My theory is ledhia- isolated from the verb edledhia-, and I find this more plausible than both of the other theories for several reasons. I find it just as plausible as glenna- because 1) it is also isolated from a compound that makes sense: ed- “out of” and ledhia- ”#to go”, and 2) as a derivative of LED, it makes just as much sense and corresponds much better with Quenya lelya- (it is possible that the Common Eldarin derivative of these two words would be #led-jâ, would would yield Quenya lelya- and Sindarin ledhia-). I find it more plausible than bad- because we know what the actual verb form is and “go out of” is a lot closer to “exile” than “go together” is to “meet”. I find bad- more likely to mean “come”, as “come together” makes more sense as “meet”.

Another possible version of this could be ledh-, as the ‘Etymologies’, entry LED, has both egledhio and egledhi for “to [go into] exile”. Helge Fauskanger, the author of the Ardalambion website, has expressed that this is indeed a possible version of the verb “to go”, but I prefer ledhia- because it’s more closely related to Quenya lelya- (via #led-jâ; see above).

Theory Two – A long Quenya third person pronoun

My second theory involves a pronoun for the high-Elven tongue Quenya. I have already introduced this in my Quenya Course in the Ardaian University, but I shall discuss it with more detail here. So far, we have no attested example of a third person singular nominative pronoun. Many people currently use -s as said pronoun (attested as an object in LR:VI/5 utúvienyes and as a subject in WJ eques), and normally (looking at first and second person pronouns) there is a longer nominative form of the object pronoun. Unfortunately, we can’t just add -yë or , because -sy- is illegal in Quenya, and intervocalic s are rare. Some people use -rë, which would appear by adding onto the -s, or -ro, which is attested in the Qenya Fíriel’s Song, but I don’t think either one is plausible.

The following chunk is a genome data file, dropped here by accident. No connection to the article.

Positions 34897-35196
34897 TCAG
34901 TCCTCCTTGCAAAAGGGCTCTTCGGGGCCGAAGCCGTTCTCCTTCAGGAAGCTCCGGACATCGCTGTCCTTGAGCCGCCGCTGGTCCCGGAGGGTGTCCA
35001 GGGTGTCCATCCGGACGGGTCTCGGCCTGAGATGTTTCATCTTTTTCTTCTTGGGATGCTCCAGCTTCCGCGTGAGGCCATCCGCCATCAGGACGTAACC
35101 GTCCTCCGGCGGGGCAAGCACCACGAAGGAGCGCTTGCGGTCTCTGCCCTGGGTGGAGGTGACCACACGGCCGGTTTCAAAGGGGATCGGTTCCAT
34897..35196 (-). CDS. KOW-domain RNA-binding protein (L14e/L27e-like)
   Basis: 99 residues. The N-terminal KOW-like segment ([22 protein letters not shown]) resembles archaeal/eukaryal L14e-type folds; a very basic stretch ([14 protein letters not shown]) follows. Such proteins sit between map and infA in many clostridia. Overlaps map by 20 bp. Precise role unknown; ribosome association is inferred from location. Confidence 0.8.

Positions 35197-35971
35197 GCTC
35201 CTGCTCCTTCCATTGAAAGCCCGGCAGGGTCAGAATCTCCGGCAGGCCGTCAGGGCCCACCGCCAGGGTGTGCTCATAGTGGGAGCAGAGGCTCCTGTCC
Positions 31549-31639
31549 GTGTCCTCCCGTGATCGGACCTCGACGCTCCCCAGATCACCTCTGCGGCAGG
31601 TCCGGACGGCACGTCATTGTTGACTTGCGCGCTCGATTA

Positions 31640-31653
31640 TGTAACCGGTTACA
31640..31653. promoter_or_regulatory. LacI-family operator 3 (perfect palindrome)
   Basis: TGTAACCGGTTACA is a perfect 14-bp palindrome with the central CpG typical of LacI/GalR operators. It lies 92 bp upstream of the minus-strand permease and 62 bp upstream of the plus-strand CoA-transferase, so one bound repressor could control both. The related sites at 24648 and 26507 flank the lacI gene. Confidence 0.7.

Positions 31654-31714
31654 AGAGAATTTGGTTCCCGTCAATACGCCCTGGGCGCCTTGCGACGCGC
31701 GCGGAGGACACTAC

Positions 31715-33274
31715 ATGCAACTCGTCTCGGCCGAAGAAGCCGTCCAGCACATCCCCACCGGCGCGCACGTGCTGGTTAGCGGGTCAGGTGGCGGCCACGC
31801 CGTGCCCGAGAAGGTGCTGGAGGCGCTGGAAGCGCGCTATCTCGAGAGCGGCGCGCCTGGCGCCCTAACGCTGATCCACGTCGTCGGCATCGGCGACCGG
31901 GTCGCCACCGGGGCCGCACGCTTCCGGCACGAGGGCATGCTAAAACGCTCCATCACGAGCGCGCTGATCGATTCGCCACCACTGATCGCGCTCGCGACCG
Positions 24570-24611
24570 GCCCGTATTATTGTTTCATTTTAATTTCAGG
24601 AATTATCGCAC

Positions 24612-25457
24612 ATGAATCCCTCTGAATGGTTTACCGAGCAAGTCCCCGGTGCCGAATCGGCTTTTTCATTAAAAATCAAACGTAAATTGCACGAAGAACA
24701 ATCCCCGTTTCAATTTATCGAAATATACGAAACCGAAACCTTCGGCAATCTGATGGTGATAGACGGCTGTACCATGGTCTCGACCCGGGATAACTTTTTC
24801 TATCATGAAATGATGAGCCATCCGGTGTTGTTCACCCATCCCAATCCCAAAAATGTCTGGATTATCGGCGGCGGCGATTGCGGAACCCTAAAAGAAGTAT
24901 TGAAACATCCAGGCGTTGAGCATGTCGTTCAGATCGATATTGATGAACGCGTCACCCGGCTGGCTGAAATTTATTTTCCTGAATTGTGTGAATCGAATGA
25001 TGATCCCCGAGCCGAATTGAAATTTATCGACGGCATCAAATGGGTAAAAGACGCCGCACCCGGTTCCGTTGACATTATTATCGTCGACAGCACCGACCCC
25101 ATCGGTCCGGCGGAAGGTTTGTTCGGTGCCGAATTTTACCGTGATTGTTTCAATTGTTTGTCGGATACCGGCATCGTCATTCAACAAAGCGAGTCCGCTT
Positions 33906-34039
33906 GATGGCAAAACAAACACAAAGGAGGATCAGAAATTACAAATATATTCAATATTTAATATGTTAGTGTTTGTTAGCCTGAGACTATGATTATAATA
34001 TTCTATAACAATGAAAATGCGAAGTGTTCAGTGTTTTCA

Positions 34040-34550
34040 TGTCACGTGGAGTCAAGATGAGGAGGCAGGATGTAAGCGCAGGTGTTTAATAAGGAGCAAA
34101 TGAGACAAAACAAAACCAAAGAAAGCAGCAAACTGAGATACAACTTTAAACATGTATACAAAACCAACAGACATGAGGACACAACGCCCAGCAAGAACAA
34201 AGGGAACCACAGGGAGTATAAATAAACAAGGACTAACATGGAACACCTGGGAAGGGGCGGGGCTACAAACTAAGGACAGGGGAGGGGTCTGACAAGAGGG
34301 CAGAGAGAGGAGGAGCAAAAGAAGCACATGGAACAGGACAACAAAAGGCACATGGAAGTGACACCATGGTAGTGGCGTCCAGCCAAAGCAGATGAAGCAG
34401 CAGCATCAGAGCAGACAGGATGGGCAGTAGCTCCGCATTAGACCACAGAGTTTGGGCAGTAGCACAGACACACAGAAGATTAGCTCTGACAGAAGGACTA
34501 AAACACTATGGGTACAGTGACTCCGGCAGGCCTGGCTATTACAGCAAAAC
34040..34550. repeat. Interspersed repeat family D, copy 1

I believe, for a lengthened form of a third person singular plural, that -ryë can be used for a number of reasons. One, the genitive possessive for a third person singular is -ryo (attested in Namárië ómaryo “of her voice”), and possessives in -a (as the nominitive form of -ryo must be) correspond with personal pronouns in . Thus, -ryë. Secondly, -ryë is what one would most likely get when adding -yë to -s, and the -yë common in the longer nominative forms (-n > -nyë, -l > -lyë). It seems as though Ryszard Derdziński agrees with me on this matter, according to his pronoun reconstructions for Common Eldarin, Quenya, and Sindarin. His theory behind it provides an evolutionary basis for the theory, where mine is a more logical theory. Combined, I think that the theory has quite a strong foundation. To sum it all up, here are my theories:

  1. Sindarin verb “to go”:
    • Less likely versions: bad-, glenna-.
    • More likely versions: ledhia-, ledh-.
  2. Quenya pronoun “he, she, it”:
    • Nominative Pronoun: -s, longer -ryë.
    • Independant pronoun: eryë, possible sa.
    • Possessive pronoun: -rya, gen. -ryo, dat. –ryan, etc.

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langues/english/i-lam_arth/two-theories.txt · Dernière modification: 14/06/2011 05:34 par Elendil